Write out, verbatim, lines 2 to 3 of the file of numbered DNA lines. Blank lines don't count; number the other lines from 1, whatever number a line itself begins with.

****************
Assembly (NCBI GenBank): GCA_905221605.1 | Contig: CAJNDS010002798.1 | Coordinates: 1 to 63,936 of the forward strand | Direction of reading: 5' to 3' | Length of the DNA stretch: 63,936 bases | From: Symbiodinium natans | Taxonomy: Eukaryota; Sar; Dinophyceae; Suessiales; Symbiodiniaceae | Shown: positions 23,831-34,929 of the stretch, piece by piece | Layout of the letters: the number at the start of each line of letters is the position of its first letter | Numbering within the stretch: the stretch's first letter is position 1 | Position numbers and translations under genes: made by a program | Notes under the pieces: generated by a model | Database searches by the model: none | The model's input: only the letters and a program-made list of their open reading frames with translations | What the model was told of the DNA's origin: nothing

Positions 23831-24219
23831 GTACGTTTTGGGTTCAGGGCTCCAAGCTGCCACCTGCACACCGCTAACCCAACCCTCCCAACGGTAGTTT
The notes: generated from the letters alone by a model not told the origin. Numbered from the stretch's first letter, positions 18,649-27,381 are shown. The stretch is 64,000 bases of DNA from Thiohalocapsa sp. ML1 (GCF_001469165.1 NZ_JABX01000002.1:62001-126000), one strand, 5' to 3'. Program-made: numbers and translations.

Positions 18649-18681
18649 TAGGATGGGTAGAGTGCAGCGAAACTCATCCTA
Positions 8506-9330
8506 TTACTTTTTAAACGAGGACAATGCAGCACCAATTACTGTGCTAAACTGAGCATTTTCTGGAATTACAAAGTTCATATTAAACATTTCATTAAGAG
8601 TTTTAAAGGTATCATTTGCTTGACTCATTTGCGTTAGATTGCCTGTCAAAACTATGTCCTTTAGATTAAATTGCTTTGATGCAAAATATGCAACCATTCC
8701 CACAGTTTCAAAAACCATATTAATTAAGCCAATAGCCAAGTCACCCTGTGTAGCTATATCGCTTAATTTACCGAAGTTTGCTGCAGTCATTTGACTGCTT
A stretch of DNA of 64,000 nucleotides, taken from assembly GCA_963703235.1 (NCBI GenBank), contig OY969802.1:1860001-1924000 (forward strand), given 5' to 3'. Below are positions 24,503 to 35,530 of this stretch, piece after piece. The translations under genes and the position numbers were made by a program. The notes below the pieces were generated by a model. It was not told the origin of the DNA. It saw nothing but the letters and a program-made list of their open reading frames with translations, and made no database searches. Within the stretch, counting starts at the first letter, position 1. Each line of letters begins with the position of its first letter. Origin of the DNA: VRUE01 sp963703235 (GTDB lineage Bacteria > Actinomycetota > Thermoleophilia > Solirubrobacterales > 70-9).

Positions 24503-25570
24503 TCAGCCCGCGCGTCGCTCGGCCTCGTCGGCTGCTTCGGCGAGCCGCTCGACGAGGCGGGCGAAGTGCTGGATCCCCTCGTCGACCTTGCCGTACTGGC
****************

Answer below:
Positions 23831-24219
23831 GTACGTTTTGGGTTCAGGGCTCCAAGCTGCCACCTGCACACCGCTAACCCAACCCTCCCAACGGTAGTTT